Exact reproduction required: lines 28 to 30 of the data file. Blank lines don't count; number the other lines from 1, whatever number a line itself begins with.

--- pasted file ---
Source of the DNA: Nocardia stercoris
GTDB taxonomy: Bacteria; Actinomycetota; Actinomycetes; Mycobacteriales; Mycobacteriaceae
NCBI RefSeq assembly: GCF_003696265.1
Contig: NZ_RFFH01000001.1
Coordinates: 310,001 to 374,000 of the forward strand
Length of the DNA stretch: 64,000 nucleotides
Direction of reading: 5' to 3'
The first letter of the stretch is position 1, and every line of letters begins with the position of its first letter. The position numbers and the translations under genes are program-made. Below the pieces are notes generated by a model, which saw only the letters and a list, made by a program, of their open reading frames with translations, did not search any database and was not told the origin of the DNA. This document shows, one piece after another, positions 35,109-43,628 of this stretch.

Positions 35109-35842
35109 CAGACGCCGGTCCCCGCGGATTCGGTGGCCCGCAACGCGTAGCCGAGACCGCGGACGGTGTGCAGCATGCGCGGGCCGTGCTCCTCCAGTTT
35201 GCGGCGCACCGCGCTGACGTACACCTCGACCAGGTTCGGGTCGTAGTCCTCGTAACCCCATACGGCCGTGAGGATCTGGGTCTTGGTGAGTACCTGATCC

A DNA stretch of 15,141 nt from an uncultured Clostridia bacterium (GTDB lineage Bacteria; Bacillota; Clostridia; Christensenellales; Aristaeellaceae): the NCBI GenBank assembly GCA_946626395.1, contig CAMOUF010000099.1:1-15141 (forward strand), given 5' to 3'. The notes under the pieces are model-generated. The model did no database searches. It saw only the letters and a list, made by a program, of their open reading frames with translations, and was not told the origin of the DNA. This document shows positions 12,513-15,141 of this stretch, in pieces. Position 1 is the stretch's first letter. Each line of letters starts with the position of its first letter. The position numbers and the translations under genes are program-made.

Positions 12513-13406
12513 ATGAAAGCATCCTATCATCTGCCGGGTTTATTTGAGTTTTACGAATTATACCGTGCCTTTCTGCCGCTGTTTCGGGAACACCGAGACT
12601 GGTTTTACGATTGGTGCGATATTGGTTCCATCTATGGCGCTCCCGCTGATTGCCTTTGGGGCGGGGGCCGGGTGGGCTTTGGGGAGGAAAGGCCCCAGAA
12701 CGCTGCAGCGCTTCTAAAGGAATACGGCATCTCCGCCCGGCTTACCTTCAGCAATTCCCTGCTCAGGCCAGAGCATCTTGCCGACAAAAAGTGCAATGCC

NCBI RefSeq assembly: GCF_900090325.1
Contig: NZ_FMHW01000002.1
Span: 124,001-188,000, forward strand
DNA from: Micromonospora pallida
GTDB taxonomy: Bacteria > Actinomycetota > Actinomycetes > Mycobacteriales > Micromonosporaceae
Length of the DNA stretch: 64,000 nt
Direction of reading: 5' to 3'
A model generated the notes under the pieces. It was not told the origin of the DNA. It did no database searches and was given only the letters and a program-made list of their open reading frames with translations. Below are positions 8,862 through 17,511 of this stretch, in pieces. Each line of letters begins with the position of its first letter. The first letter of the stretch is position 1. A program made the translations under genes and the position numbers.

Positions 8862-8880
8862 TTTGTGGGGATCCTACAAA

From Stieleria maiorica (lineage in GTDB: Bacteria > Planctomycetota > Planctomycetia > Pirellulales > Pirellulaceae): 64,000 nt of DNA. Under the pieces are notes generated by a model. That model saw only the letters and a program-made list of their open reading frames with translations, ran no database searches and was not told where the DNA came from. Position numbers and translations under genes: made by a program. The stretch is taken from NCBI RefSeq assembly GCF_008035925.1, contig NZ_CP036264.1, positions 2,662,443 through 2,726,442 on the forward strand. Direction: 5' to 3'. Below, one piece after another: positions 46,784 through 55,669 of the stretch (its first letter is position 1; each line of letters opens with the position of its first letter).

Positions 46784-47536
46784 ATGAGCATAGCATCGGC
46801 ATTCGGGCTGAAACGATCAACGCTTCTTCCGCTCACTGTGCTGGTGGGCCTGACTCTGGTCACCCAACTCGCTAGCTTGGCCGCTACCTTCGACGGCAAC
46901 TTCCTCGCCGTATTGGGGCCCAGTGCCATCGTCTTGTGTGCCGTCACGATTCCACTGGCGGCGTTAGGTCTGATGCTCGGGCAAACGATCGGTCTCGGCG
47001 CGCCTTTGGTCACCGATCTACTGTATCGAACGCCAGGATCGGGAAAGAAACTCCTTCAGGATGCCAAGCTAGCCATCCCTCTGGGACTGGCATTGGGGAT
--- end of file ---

Positions 46784-47536
46784 ATGAGCATAGCATCGGC
46801 ATTCGGGCTGAAACGATCAACGCTTCTTCCGCTCACTGTGCTGGTGGGCCTGACTCTGGTCACCCAACTCGCTAGCTTGGCCGCTACCTTCGACGGCAAC